AS somebody who can struggle to keep count in a high-scoring match at times (Saturday evening’s goal fest between Hibernian and Celtic at Hampden was testing for your intrepid correspondent) deciphering a football club’s annual accounts presents its challenges.

Operating expenses excluding amortisation and impairment of players’ registrations? Earnings before interest tax and depreciation? Significant non-statutory measures? Material foreign exchange risk? It is all best left to the boffins on the business desk in my considered opinion.

The public response to the latest financial results which Rangers posted on Friday afternoon certainly followed an all too familiar script and offered little if any helpful insight into their current state to a layman like me.

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Fans of their opponents, not least Celtic, pounced upon the fact they had made a loss of £11.3 million for the year ending June 30, 2019, require £10 million from shareholders going forward and confidently and gleefully predicted they are facing impending oblivion. They’re skint! They’re going to die! Again! Tick tock!

Rangers supporters, meanwhile, focused on more positive aspects of the figures. They had banked £14 million from their involvement in the Europa League, increased their turnover by over £20 million and reduced their losses by over £3 million. There’s nothing to see here! The Steven Gerrard revolution continues! In Dave King we trust!

Mercifully, in this line of work you can always ask somebody who is a qualified professional in a specific field to provide some much-needed clarity and a little impartial analysis. After consulting with an expert it would appear the situation is actually, amid all of the conflicting claims and mixed messages, fairly straightforward.

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The Ibrox club will be absolutely fine – as long as their wealthy benefactors continue to offset their losses with soft loans which will be converted into equity somewhere down the line.

That, though, is not quite as simple as it sounds.

King, the major shareholder and chairman, admitted shortly after the current regime seized control from their despised and distrusted predecessors back in 2015 that their business strategy is unsustainable in the long term. But here we are four years down the line and it remains in place. How much longer can their backers continue to reach into their pockets?

They might, unlike many of those who occupied the Rangers boardroom before them, be bone fide fans who are admired, successful and respected in their respective spheres. However, they don’t have limitless funds.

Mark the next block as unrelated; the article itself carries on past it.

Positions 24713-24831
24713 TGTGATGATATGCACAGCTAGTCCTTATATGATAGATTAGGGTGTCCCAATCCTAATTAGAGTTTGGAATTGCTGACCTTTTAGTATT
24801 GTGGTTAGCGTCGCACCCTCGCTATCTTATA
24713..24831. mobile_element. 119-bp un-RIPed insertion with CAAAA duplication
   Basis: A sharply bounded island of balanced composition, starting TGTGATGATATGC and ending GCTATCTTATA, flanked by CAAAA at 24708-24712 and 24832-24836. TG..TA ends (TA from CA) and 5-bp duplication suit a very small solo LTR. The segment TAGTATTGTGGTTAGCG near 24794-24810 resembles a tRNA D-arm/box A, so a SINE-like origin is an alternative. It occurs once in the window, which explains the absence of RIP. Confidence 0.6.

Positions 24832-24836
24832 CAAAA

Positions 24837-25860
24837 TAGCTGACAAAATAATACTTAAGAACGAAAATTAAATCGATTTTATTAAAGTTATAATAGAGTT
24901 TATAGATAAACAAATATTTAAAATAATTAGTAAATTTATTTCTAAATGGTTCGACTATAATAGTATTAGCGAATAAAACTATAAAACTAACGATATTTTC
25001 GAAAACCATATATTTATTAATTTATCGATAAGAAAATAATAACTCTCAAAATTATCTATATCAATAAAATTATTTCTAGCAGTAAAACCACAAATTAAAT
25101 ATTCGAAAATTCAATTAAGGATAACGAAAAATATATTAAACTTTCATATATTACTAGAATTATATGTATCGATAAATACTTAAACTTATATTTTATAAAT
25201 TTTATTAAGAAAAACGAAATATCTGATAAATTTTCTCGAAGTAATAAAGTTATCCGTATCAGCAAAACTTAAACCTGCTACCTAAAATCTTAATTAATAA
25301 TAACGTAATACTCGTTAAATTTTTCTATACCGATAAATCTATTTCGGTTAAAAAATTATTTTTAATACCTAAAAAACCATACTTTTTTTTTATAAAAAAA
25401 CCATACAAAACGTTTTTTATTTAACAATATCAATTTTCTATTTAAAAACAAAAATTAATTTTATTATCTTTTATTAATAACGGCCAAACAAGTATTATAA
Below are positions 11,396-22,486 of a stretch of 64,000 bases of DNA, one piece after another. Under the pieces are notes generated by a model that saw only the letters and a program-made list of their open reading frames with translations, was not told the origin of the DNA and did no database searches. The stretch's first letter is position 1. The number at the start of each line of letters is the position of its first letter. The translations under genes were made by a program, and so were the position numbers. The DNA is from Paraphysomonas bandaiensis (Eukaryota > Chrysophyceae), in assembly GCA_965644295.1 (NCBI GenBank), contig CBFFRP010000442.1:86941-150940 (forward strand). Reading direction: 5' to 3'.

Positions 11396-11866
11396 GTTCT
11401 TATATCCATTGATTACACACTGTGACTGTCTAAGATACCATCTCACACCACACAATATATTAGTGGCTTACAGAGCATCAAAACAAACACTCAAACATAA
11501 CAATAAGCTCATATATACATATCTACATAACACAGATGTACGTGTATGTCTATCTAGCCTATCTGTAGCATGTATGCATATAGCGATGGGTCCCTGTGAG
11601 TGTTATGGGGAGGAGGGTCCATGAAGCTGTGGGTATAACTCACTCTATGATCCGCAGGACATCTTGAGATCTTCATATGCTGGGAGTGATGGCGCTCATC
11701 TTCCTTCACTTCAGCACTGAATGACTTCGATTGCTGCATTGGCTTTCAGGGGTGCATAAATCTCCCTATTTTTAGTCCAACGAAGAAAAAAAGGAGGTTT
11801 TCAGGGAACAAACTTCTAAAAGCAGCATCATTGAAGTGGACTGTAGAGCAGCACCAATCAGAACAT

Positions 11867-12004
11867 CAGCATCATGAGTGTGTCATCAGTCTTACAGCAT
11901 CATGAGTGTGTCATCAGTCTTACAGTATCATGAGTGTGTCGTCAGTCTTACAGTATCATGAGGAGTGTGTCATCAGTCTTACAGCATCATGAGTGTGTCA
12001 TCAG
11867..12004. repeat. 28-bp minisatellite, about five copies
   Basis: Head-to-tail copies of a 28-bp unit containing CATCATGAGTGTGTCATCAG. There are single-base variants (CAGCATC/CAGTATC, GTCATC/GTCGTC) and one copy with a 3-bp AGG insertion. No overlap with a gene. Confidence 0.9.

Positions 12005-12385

Living within their means, then, should be as great an ambition for Rangers as ending their city rivals’ unprecedented spell of domestic dominance.

Progress both on and off the park has, as the latest set of annual accounts show, certainly been made since King and his associates came in. Winning the Ladbrokes Premiership this season would bring undoubted financial benefits, not least the chance to qualify for the Champions League group stages, and improve their liquidity.

Then there is Alfredo Morelos. The Colombian striker admitted last week that he is open to a January move to a“bigger and more competitive league” in an interview with a radio station in his homeland. That is very unlikely to happen with Rangers challenging Celtic strongly for the Scottish title. But next summer is another matter altogether.

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How much will the South American, who took his tally for the 2019/20 campaign to 20 with a second-half double in the 3-0 Betfred Cup semi-final win over Hearts at Hampden, bank his current employers when he goes? If he stays injury-free and keeps scoring with such regularity it will be a significant sum.

Cashing in on such prized assets has certainly allowed Celtic to balance their books in recent years. Would the Parkhead club, who have failed to make it through to Europe’s premier club competition two seasons running, be in such rude good health without the sales of Moussa Dembele to Lyon for £20 million last year and Kieran Tierney to Arsenal for £25 million this year? It is a sensible and shrewd policy.

But you don’t need to be Bill Gates to know that parting with more money than you take in is untenable. Rangers have suffered so much from spending recklessly in the past decade and more. Speculating to accumulate is a risky and rash road to go down. They should endeavour to achieve self-sustainability with as much vigour as they strive to land the Scottish title.

Their fans deserve to be repaid for their unstinting loyalty throughout all of their troubles with a stable and solvent club as much as with sporting success and silverware.


Hibernian manager Paul Heckingbottom was quite right to be miffed with referee Bobby Madden and his assistant Douglas Ross for failing to spot that Odsonne Edouard had been in an offside position before the second Celtic goal in the Betfred Cup semi-final at Hampden on Saturday evening.

But suggesting that decisions always went against the Easter Road club? He was well wide of the mark with that claim. Shortly before Callum McGregor took advantage of the linesman’s error and made it 2-0 to the defending champions, Heckingbottom’s side should have had a penalty awarded against them.

Christian Doidge clearly handled a Mohamed Elyounoussi cross into his area. The Welsh striker’s arm was above shoulder height and was making his body unnaturally bigger. Stonewall doesn’t begin to describe it. Hibs, who were well beaten over the 90 minutes, got lucky and don’t have much cause to complain